Royce doesn't think it's "trickier now."

Instead he believes "people know what's acceptable and what's not, they're very aware, particularly those on social media."

"But whether they care or not, is down to their social circle. Social circles which are predominantly white and not worried or too concerned about how they're perceived seem more relaxed." Image copyright Globe and Mail, Global News, Time Magazine Image caption Three damaging images of Canadian president Justin Trudeau emerged in September Halloween costumes gone wrong

Royce tells Newsbeat about some of the times public figures got dressing up wrong.

"Several photos of Justin Trudeau blacking up came out recently, they were taken before his political career, but this did not go down well."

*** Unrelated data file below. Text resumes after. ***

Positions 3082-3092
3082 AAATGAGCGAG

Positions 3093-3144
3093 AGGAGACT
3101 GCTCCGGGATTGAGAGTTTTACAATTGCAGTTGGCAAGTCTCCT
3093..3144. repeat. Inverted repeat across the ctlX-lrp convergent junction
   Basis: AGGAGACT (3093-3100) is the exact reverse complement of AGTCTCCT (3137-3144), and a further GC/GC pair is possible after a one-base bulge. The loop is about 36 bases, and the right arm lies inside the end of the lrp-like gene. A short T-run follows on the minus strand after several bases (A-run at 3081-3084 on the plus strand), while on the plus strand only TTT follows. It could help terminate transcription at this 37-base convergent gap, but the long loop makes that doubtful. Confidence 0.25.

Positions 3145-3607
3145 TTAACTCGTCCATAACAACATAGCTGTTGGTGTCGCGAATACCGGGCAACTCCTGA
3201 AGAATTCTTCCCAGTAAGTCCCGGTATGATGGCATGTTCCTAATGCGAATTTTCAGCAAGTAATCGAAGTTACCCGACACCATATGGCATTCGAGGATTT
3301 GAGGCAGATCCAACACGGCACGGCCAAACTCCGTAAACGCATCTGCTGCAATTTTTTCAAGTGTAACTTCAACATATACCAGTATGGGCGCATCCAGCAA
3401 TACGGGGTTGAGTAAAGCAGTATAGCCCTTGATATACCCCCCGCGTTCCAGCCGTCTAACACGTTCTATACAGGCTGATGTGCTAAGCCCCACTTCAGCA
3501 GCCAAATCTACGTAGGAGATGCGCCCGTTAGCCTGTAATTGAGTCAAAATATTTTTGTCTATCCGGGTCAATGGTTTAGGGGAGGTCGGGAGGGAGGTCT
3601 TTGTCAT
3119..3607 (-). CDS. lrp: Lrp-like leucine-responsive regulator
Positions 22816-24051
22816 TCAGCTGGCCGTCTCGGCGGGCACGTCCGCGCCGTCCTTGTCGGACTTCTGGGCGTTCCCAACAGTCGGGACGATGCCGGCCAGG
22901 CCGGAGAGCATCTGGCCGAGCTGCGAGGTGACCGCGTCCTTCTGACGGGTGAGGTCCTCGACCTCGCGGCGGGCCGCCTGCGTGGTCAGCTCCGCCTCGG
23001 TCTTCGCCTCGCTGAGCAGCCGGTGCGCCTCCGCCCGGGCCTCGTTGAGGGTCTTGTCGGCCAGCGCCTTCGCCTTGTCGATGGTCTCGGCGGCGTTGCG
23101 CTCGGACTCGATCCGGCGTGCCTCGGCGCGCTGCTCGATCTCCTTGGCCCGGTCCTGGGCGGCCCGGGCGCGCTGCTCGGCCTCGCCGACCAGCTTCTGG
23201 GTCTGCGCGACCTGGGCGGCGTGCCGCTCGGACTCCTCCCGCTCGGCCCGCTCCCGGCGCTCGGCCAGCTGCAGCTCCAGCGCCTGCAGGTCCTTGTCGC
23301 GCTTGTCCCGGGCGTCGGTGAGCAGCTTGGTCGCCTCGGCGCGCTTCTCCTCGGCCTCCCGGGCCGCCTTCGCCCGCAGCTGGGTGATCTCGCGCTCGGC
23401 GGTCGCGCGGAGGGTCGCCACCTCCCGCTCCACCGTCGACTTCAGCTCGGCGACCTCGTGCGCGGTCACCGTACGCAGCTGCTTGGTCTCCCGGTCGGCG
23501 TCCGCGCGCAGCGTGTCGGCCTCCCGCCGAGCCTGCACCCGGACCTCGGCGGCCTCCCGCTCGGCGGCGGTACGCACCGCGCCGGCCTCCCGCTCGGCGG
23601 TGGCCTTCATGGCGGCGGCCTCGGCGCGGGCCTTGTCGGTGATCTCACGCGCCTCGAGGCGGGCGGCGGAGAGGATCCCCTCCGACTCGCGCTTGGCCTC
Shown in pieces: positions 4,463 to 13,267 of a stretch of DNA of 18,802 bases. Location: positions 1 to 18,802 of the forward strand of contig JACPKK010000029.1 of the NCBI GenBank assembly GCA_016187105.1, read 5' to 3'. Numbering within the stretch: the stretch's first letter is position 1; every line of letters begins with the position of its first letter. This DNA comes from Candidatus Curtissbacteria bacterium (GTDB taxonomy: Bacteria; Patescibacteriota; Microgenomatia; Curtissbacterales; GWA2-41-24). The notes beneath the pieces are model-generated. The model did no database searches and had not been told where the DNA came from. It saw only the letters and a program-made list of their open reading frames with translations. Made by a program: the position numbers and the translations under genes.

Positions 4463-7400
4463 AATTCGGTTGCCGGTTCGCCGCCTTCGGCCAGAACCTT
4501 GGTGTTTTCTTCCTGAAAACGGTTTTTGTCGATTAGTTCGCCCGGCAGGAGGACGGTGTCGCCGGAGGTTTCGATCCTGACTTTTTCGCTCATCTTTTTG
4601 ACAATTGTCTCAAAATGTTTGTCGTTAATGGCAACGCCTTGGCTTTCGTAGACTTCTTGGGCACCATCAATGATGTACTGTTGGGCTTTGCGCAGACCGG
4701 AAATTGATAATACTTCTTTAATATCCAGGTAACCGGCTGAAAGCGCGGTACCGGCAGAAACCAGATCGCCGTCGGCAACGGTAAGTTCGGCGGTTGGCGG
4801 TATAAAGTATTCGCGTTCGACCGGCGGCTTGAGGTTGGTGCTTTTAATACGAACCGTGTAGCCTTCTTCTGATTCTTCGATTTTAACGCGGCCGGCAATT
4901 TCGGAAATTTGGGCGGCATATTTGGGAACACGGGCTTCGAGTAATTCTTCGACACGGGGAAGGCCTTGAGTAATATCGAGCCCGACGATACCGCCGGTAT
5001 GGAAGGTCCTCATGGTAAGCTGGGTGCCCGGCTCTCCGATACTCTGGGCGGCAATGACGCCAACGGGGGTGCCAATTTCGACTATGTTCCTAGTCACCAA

"Scott Disick once dressed up an Arab Sheik and this was also seen as cultural appropriation." Cultural appropriation

There are several definitions of cultural appropriation, but Royce describes it as "cherry picking bits of a culture your country once ruled."

"If you're from a culture or country that has a history of invading other countries and you decide you want to use the fashions of people your country has invaded, as a form of entertainment, that would be cultural appropriation."

Luckily for you, we've come up with some politically sound fancy dress ideas so you don't have to. Everyone's favourite baddie

Of course Halloween costumes are typically 'scary'. So why not go as the nation's favourite villain, Killing Eve's Villanelle?